The Telecom Regulatory Authority of India (TRAI) has determined to sort views on whether to regular communication apps such as WhatsApp, Skype, and Viber. This comes to light mainly because of economic and security matters. In a paper released Monday, the Telecom Regulatory Authority of India asked views of the industry to identify which of these apps should be regarded as providing the same services like mobile phone operators.
It also wanted to know the costs and benefits of bringing these communication apps under the regulatory regime. The department’s main goal is to know if communication apps need to be regulated much like the telecom networks for issues around lawful interception in the interests of national security. It wanted to know if OTT players that provide communications services should be treated differently from licensed telecom network which needs to ensure privacy and security of data.
The regulator’s decision to bring in the OTT debate comes from the fast-evolving nature of the sector and changes in the regulatory and policy framework since it first began consultations in March 2015. TRAI said the terms and reality had changed from the time a telecom department panel had recommended regulating communication OTTs to prevent cost arbitrage with telcos.
Data usage and revenue have surged for telecoms due to the popularity of OTT players. TRAI wanted to know whether “regulatory or licensing imbalance” was affecting telecom network investments, especially for expanding capacity and upgrading technology, and how OTT service providers can participate in infusing investments in telecom networks. It asked if OTTs need to be regulated at all, should the current licensing conditions remain, or if they should be redefined to suit the OTT context.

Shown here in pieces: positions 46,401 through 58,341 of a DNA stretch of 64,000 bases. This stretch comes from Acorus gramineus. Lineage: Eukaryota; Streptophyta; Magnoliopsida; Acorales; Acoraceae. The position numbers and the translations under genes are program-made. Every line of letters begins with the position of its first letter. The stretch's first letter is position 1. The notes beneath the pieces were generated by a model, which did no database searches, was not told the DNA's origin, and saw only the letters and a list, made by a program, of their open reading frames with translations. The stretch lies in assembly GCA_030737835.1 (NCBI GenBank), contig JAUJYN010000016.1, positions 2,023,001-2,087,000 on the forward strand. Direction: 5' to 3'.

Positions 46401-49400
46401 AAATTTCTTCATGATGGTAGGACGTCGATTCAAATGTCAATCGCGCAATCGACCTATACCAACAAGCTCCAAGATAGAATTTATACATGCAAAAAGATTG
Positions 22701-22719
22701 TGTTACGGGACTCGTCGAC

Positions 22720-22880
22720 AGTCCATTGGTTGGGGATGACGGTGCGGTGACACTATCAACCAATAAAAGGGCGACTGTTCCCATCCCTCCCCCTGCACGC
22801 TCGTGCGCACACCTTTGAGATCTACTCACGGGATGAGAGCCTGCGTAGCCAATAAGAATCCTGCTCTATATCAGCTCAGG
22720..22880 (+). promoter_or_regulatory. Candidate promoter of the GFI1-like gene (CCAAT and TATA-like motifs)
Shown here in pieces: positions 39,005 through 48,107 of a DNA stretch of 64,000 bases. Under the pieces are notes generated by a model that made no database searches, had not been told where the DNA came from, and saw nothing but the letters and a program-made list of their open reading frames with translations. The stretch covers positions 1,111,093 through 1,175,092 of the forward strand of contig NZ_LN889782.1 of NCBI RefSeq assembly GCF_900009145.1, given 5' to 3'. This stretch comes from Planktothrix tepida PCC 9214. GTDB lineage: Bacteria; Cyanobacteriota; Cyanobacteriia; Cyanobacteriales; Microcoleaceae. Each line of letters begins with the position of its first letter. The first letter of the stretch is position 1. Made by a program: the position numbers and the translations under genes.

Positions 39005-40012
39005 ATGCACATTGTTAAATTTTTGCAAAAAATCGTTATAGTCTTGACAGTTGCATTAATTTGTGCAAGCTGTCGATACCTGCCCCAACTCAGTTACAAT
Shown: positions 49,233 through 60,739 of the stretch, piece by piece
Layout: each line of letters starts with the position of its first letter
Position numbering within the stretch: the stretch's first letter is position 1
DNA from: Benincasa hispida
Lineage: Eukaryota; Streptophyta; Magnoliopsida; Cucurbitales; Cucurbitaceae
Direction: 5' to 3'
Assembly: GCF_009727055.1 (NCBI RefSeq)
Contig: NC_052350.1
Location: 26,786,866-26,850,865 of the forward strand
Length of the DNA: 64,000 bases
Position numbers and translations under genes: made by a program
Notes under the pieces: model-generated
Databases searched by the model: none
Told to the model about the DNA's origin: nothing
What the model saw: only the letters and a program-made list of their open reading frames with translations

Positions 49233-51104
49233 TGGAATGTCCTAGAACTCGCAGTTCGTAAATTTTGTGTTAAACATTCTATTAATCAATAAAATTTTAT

Telcos have been demanding that communication apps be regulated because they offer similar services without licensing obligations, conditions and levies such as licence fee and put operators at a disadvantage. However, the regulator also pointed out that non-regulation of OTT players has globally led to the creation of apps that dominate their space. TRAI cited the lack of interoperability in OTT services that create barriers to innovation. This leads to the dominance of market space. The industry has until December 10 to give its views and December 24 to submit counter-comments.
TRAI in the paper said:
The Authority has chosen in this consultation to focus only on regulatory issues and economic concerns pertaining to such OTT services as can be regarded the same or similar to the services provided by TSPs (telecom service providers). This consultation paper seeks to analyse and discuss the implications of the growth of OTT services as can be regarded the same or similar to the services provided by TSPs, the relationship between TSPs and OTT players, whether any change is required in the current regulatory framework and the manner in which such changes should be effected, if any.